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Volume 7(2); 2009
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Initial Electrocardiographic Changes associated with Clinical Severity in Acute Organophosphate Poisoning
Hwan-Jung Lee, Jae-Chol Yoon, Tae-O Jeong, Young-Ho Jin, Jae-Baek Lee
J Korean Soc Clin Toxicol. 2009;7(2):69-76.   Published online December 31, 2009
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Purpose: Various electrocardiogram (ECG) changes can occur in patients with acute organophosphate poisoning (OPP) and may be associated with the clinical severity of poisoning. The present study aimed to evaluate the extent and frequency of ECG changes and cardiac manifestations, and their association with acute OPP clinical severity. Methods: Seventy-two adult patients admitted to our emergency department with a diagnosis of acute OPP were studied retrospectively. ECG changes and cardiac manifestations at admission were evaluated. ECG changes between respiratory failure (RF) group and no respiratory failure (no RF) groups were compared. Results: Prolongation of QTc interval (n=40, 55.6%) was the most common ECG change, followed by sinus tachycardia (n=36, 50.0%). ST-T wave changes such as ST segment elevation or depression and T wave change (inversion or non-specific change) were evident in 16 patients (22.2%). Prolongation of QTc interval was significantly higher in the RF group compared with the no RF group (p=0.03), but was not an independent predictor for RF in acute OPP (OR; 4.00, 95% CI; 0.70-23.12, p=0.12). Conclusion: While patients with acute OPP can display ECG changes that include prolongation of QTc interval, sinus tachycardia, and ST-T wave changes at admission, these changes are not predictors of respiratory failure.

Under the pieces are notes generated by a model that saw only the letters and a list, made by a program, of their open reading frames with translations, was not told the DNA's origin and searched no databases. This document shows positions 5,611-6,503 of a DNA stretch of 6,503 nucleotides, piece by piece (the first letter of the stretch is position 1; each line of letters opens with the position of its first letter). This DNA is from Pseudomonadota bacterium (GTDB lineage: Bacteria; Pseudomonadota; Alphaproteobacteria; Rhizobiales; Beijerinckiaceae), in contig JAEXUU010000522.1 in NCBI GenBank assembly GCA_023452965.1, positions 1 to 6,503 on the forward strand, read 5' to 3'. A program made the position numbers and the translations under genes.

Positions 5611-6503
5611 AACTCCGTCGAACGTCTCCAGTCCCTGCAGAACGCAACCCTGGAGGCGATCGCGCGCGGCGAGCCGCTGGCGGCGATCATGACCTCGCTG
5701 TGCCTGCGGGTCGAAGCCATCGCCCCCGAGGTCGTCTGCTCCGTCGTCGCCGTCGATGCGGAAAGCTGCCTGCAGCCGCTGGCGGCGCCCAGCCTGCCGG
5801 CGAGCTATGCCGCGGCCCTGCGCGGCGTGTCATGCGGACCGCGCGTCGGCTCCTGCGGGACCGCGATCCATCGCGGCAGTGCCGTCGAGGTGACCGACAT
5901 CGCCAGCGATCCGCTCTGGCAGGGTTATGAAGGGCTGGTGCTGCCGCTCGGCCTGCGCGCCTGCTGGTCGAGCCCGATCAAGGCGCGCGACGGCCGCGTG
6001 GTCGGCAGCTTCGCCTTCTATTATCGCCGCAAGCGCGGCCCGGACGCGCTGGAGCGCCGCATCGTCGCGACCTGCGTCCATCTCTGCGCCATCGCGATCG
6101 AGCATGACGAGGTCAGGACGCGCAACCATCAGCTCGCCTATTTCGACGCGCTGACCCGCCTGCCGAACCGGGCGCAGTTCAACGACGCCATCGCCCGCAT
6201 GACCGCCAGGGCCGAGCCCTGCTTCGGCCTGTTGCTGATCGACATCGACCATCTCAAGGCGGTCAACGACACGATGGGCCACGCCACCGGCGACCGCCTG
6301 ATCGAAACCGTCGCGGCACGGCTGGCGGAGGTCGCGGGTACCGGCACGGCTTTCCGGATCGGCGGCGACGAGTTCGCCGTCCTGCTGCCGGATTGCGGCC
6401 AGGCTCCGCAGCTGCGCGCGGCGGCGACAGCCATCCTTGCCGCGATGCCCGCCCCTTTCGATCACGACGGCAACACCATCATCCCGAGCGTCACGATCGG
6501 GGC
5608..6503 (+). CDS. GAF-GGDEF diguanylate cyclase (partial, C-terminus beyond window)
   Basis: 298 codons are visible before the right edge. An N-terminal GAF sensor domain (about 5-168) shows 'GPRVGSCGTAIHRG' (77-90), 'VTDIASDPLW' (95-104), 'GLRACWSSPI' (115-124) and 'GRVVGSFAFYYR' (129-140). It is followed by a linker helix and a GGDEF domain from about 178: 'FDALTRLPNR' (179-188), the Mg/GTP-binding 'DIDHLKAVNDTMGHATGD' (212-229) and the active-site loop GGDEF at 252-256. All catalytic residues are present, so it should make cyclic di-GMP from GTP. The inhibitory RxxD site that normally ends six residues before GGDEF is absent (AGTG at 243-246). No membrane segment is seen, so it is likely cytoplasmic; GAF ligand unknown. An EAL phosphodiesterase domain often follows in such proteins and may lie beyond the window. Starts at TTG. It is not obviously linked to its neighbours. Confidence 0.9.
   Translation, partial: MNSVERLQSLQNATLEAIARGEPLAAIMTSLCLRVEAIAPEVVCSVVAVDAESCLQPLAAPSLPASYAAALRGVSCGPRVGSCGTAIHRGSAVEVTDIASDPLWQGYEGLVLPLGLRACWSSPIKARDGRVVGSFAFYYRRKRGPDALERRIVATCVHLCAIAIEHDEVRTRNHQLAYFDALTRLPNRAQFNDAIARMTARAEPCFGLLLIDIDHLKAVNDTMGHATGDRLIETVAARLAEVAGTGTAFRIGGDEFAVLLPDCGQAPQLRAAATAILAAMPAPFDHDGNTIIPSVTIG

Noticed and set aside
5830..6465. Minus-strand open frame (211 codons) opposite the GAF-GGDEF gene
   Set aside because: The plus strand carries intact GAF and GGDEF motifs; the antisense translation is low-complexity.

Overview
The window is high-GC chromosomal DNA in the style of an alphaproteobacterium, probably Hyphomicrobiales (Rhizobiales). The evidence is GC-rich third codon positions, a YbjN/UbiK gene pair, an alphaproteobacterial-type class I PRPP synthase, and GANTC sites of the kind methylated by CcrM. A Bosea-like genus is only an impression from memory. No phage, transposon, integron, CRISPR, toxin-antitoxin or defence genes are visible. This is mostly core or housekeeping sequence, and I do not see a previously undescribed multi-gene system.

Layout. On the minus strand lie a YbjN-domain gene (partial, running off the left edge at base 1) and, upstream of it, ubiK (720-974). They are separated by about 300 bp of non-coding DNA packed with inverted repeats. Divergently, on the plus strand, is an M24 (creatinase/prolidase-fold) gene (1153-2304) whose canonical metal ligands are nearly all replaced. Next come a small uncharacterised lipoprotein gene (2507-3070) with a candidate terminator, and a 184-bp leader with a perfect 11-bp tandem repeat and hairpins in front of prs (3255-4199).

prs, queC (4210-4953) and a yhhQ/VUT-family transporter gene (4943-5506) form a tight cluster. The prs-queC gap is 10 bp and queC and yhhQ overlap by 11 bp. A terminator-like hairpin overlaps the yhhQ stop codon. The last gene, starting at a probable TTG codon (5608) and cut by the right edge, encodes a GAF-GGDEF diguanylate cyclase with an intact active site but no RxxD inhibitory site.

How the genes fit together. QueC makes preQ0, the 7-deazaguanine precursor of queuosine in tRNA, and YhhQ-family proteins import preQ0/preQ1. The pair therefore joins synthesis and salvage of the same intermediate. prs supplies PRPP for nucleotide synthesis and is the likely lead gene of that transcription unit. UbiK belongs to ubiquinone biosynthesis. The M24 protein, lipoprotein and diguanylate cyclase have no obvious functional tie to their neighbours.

Effect of Seizure on Prognosis in Acute Endosulfan Intoxication
Byung-Gon Han, Jun-Ho Lee, Kyung-Woo Lee
J Korean Soc Clin Toxicol. 2009;7(2):77-82.   Published online December 31, 2009
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Purpose: In highly doses, endosulfan lowers the seizure threshold and elicits central nervous system stimulation, which can result in seizures, respiratory failure, and death. Management of seizure control is essential for survival and prognosis of intoxicated patients. This study assessed whether seizure time was an independent predictor mortality in patients with endosulfan poisoning. Methods: This retrospective study enrolled patients with endosulfan poisoning presenting to Masan Samsung Hospital and Gyeongsang National University Hospital from January 2003 to December 2008. The data were collected from clinical records and laboratory files. Using a multivariate logistic analysis, data on the total population was retrospectively analyzed for association with mortality. Results: Of the 24 patients with endosulfan poisoning, nineteen (79.1%) experienced seizure. The patients in the seizure group showed significantly lower Glasgow coma scale score, base excess, bicarbonate, and significant existence of mechanical ventilation, as compared to the non seizure group (n=5). Seizure, Glasgow coma scale score, systolic blood pressure, bicarbonate level, need for respiratory support, pulse rate, respiratory rate, pH, base excess, and seizure time were associated with mortality. The fatality rate of endosulfan poisoning was 54.1% with higher mortality among patients experiencing. Longer seizure time was associated with higher mortality. Conclusion: Seizure time can be a significant independent predictor of mortality in patients with acute endosulfan poisoning. Physicians should aggressively treat for seizure control in patients with acute endosulfan poisoning.
Related Factors and their Effects on Acute Renal Failure Resulting from Rhabdomyolysis after Pesticide Intoxication
Chang-Woo Kang, Kyung-Woo Lee, Jin-Hee Jung, Tae-Shin Kang, Dong-Hoon Kim, Sung-Choon Kim, In-Sung Park
J Korean Soc Clin Toxicol. 2009;7(2):83-89.   Published online December 31, 2009